Your paper is not being rejected because it is wrong. It is being rejected because it doesn't contain anything new. It's like, if I were to write a paper that proves that 2 + 2 = 4 (because 2 = 1 + 1 and 1 + 1 + 1 + 1 = 4), then that proof is not wrong, but it will also never be published.
This particular reject reason:
I was hoping that the authors could provide new contributions that would be useful to other researchers. This was not in the paper
Is very damning. As long as this this reason is true, most reputable journals will likely reject your paper.
You address this comment by adding more results. Superficial changes won't do it. You need either more analysis, more experiments, etc., or you need an argument as to why your paper does provide something new. The latter probably means a significantly rewritten introduction.
As it is, an appeal to this journal is likely to fail. You could try to submit to another journal, but it'll be important to fix the above objection first.
If the paper doesn't have new contributions, why then it enters to minor revisions with some normal comments?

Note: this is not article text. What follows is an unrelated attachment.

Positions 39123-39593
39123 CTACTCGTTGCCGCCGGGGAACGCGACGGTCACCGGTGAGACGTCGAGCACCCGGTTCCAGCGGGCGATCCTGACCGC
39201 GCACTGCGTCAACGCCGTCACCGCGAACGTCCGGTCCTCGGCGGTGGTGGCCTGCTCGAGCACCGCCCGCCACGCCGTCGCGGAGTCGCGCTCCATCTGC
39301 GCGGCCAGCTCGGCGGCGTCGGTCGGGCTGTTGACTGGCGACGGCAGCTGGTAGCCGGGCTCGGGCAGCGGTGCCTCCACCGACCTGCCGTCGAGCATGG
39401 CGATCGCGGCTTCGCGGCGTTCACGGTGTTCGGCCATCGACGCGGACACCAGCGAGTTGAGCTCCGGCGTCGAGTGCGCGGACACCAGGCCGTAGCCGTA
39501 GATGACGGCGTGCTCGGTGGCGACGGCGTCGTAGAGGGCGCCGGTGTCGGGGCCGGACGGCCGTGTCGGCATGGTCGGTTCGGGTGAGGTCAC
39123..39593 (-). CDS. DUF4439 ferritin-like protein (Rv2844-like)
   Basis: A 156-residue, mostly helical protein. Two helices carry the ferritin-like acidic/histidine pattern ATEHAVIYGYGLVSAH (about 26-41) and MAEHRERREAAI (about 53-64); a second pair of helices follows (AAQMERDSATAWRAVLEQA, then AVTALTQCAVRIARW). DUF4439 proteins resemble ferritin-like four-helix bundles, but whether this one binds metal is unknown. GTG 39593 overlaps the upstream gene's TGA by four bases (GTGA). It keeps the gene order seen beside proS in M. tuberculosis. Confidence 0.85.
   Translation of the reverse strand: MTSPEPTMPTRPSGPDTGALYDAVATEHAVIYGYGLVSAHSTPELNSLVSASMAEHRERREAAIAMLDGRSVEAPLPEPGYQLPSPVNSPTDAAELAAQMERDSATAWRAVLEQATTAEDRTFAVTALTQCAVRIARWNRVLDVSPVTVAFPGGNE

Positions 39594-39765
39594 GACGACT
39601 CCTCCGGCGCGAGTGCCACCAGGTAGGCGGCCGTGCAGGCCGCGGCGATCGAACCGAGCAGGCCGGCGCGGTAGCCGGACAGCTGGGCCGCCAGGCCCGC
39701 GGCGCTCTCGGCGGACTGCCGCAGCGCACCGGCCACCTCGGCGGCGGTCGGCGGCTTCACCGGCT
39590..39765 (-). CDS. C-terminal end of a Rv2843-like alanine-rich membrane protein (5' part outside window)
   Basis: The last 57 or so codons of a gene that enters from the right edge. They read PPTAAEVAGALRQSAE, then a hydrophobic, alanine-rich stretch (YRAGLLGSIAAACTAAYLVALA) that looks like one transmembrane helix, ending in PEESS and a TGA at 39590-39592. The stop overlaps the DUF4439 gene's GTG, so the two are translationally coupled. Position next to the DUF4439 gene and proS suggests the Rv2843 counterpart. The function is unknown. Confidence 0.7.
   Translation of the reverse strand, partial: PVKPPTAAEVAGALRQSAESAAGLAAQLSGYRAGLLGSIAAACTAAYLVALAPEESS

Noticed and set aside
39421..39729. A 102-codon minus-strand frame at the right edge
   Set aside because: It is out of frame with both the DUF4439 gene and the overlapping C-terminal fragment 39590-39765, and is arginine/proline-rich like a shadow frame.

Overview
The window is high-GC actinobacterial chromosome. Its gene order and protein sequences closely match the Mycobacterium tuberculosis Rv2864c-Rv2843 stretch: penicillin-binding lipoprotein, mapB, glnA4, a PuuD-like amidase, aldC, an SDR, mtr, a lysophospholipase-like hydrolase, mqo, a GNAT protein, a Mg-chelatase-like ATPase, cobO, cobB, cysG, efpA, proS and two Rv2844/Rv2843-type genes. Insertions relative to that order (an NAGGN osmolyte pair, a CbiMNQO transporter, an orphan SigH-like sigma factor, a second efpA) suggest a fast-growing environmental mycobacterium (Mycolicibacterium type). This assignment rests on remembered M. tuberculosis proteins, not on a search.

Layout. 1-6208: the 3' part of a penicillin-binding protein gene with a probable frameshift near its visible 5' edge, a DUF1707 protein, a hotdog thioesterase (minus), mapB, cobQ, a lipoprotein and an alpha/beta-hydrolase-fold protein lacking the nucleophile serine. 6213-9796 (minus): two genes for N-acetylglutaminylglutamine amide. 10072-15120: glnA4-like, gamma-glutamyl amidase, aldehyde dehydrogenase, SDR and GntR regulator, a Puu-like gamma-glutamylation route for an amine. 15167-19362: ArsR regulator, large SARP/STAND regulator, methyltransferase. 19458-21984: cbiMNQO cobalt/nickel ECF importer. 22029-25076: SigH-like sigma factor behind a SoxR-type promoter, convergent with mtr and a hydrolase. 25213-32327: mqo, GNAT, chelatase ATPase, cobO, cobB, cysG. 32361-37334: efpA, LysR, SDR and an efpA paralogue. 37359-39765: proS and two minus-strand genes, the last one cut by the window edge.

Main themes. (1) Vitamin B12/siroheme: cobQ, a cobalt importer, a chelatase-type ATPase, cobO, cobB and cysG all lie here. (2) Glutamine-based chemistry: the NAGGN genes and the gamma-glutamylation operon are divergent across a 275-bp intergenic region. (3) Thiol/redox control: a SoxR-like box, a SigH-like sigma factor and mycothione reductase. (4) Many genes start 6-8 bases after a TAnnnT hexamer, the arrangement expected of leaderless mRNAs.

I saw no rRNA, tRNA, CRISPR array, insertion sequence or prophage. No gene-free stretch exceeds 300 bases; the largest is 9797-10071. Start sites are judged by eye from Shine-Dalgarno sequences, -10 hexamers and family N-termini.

It's hard to say without knowing the first decision letter or the contents of the paper. However, it's rather common for editors/reviewers to give the author a chance to address the raised issues. If for the first decision the reviewer had already expressed doubts about the novelty of the paper, then they might be expecting you to explain what exactly your contribution is in the revision. They might expect you to spell out exactly what you've done that's new. This is arguably a minor revision, because it's something you ought to know well already and so should be able to address quickly.
A minor revision decision is not a sign that your paper is going to be accepted. For example, I've given minor revision decisions before the formal review process even started, because the paper was written in incomprehensible English and the recommendation was for the authors to get it proofread by a native English speaker.